In Saskatchewan most new hockey officials referee their first game at age 13. CBC
Amateur hockey referee Scott Miskiewicz says he considered giving up officiating after he was sucker-punched by a player during a game last March.
“An incident like that, you kind of wonder is it worth the $35 you get for that game?" said the 18-year-old Manitoban, recalling the attack.
But while Miskiewicz continues to officiate, some amateur referees are fed up with the abuse heaped on them during games. While most of the abuse is verbal, it can turn physical, and deadly, as it did this week when a referee of an adult-league soccer match in Detroit died after he was punched in the head by a player upset that he was going to be ejected from the game.
The frequency with which these attacks are occurring and whether it’s increasing is difficult to say. Miskiewicz insisted that his incident was an anomaly, and that while he is mostly a target of benign verbal attacks, the physical attack was a first.
In an email to Miskiewicz to offer him support after the assault, NHL official Vaughan Rody lamented that when it comes to referees, "We lose 10,000 great young men and woman a year due to abuse."
Bruce Tennant, who has been refereeing amateur hockey in Toronto for 40 years, said he was once cross-checked in the side of the head by a player after he threw him out of a game.
Tennant said he "could count on two hands the number of times I've been abused," but a lot of the senior referees are quitting because of the abuse they have received.
'Buried their head in the sand'
A couple of years ago, in response to what seemed to be a slew of reports of officials getting attacked after games in parking lots, Sports Officials Canada began tracking complaints. The organization, which represents sports officials across the country, is set to launch an abuse database.
“I think so many people have buried their head in the sand about this,” said Denise Pittuck, executive director of the organization. “They consider it part of the game, and they don’t think it’s affecting recruitment. Certainly now the sports are realizing recruitment is down, retention is down.”
Barry Mano, the president and founder of the U.S. National Association of Sports Officials, told The Associated Press that his group spends 20 per cent of its time on assault and liability-related issues, up from around three per cent 20 years ago.
Meanwhile, in Saskatchewan, the Saskatoon Referees Association said the number of referees dropped in 2013 because of fans and coaches abusing young officials.
Two years ago, a report published in the Clinical Journal of Sport Medicine — titled Violence in Canadian Amateur Hockey: The Experience of Referees in Ontario — found that more than 90 per cent of the 632 referees who responded to their survey said they were recipients of aggression and anger. Around 46 per cent said that referees are threatened by physical violence.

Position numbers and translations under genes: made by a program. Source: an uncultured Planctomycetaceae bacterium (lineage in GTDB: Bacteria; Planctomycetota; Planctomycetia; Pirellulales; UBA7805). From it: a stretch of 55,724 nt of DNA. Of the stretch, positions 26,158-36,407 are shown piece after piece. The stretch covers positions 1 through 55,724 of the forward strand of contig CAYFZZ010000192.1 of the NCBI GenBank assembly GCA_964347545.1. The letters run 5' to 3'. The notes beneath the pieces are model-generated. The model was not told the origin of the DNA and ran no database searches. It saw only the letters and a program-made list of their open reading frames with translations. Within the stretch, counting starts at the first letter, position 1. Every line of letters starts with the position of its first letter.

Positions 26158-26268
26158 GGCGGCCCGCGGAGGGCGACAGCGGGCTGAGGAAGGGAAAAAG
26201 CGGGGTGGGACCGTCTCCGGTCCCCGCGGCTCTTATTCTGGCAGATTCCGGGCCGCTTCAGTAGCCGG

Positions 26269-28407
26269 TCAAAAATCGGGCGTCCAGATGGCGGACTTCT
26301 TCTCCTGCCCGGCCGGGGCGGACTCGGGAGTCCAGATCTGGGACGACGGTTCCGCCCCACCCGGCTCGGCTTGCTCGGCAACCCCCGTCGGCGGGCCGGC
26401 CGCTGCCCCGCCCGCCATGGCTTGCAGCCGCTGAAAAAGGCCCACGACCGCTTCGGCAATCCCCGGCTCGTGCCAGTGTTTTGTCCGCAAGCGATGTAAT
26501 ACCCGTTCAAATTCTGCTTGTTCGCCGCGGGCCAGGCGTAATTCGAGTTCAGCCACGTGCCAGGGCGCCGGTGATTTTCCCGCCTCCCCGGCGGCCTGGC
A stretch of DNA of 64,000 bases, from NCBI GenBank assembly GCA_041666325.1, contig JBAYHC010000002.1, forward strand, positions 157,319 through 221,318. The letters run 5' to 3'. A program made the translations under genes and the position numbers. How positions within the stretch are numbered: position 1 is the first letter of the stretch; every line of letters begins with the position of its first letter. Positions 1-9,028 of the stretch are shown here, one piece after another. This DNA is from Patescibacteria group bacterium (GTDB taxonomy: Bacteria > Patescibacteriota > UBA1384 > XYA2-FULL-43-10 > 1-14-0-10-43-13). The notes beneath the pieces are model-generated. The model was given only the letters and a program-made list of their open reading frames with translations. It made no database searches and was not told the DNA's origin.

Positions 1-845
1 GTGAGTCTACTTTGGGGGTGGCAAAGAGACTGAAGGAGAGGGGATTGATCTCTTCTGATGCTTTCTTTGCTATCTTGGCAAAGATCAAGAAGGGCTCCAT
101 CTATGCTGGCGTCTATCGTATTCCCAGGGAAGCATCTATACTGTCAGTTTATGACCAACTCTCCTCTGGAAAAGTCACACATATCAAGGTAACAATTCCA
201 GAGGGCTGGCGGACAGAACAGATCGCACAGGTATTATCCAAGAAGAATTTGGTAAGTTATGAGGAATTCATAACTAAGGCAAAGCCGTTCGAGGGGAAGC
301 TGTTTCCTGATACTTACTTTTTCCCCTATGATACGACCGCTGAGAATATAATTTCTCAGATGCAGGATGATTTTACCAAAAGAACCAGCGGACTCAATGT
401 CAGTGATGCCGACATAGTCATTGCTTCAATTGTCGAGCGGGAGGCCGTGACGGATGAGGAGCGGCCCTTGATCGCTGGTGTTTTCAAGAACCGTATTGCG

The study, co-authored by Toronto neurosurgeon Dr. Charles Tator along with Dr. Alun Ackery and Dr. Carolyn Snider, found that some referees reported they had been punched, spit on and had garbage thrown on them (with nine per cent saying police had to get involved.) Specific examples of abuse included a parent breaking a referee's finger, a referee grabbed by the throat by a player, sexual and homophobic comments to a female referee and a fan threatening to "carve out a linesman's eye."
'Not at a catastrophic level'
But Peter Woods, executive director of Hockey Manitoba, said that the media attention given to some of the abusive incidents may give the impression that it’s a worse problem than it is or has ever been. Woods said the number of complaints, ranging from threatening an official to actual physical contact, has remained stable throughout the years.
He said there are probably 10 to 15 incidents a year, with 60 to 70 per cent of those involving a threat to an official and maybe a couple where there's physical contact.
“One is probably too many, but it’s not at a catastrophic level that is unmanageable or that is negatively impacting our sport," he said.
Although she doesn't have hard data, Pittuck said the number of abusive incidents appears to be on the rise, and that there seem to be more physical attacks against referees and more attacks from spectators.
"There's always verbal abuse. It should never be part of the game," she said. "Officials shouldn’t have to accept that. But a lot people think that 'Hey, there’s an official, I can yell at them, I can do whatever I want.' It’s that mentality that we’re trying to break."
Pittuck said that according to their research, younger officials are more willing to report abuse than older officials, who have developed an attitude that it's part of the game. She said abuse also seems to be more prevalent in team sports.
Officials are also subject to cyberbullying, where those upset with a referee's officiating are putting their names and faces up on Facebook.
Tennant blamed some of the referees for the abuse, saying a lot of what officials get they bring onthemselves.
"They put the striped jersey on and they think it's instant respect. You sort of have to earn that respect," he said.
"It's almost like they expect the abuse, so they don't even put an effort in, because they know they're going to get abused anyway."
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